C3.ai Inc. (NYSE:AI), founded by Thomas Siebel in 2009, started its journey as an energy management company. It initially used to offer software for managing carbon emissions. However, the company expanded its product offerings over the years under the leadership of Siebel. A wide range of customers from different industries currently use its AI-based software platform for energy management, predictive analytics, fraud detection, and inventory management, among other uses. Its customers and partners include some of the notable companies and government institutions such as 3M, Microsoft, Royal Dutch Shell, AstraZeneca, and the U.S. Air Force.
Siebel has said on multiple occasions that he founded C3.ai for meeting the software technology needs of the modern world and help organizations solve complex issues. The company estimated its total addressable market (TAM) at $174 billion last year. It expects its TAM to increase to $271 billion by 2024, as many businesses will be seeking technologies that can reduce the lengthy and complex processes of carrying out a certain task.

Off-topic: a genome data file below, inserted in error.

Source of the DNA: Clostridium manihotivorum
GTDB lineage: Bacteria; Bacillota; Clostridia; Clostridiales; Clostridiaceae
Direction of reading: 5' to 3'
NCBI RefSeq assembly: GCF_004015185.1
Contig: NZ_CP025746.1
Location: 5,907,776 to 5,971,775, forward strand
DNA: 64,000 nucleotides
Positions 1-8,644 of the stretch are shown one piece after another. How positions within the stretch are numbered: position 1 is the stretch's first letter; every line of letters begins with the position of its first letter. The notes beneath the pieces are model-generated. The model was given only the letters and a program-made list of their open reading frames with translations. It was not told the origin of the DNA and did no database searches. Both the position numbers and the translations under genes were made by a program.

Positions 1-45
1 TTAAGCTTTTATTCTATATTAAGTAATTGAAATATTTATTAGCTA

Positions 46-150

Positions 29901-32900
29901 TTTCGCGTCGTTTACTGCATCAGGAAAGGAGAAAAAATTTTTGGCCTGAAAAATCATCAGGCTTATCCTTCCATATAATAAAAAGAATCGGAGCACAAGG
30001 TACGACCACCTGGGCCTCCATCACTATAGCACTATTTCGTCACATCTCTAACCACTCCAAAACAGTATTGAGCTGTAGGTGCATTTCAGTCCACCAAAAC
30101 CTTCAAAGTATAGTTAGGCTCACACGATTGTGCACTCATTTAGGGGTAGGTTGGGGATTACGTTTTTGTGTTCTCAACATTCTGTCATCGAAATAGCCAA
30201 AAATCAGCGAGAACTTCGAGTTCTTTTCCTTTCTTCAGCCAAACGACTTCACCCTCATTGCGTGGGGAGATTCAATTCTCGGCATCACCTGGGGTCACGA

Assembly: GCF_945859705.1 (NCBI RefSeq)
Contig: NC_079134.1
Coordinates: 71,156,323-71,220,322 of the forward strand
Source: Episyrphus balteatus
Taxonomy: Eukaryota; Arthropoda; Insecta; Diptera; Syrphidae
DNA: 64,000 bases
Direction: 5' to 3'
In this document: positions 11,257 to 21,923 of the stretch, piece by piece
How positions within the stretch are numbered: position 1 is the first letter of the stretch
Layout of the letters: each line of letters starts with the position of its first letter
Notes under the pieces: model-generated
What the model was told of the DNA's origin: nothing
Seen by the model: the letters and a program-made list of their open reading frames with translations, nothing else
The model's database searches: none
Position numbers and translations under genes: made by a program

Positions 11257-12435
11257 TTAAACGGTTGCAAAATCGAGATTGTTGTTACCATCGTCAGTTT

C3.ai went public last month by raising $651 million. It sold around 15.5 million shares priced at $42 per share, above its expectations in the range of $36 to $48 per share. Its stock value more than doubled on the very next day after its IPO. The stock posted massive gains during the first two weeks and touched a new high of $177.47 on December 22.
However, C3.ai shares have been trading lower since then. Its share price plummeted more than 13 percent on the first trading day of 2021. The drop came after several research firms started coverage on the artificial-intelligence company. For instance, Morgan Stanley recently issued an “Underweight” rating for the stock, with a price target of $100 per share. On the bright side, Wedbush issued an “Outperform” rating for C3.ai with a price target of $200 per share.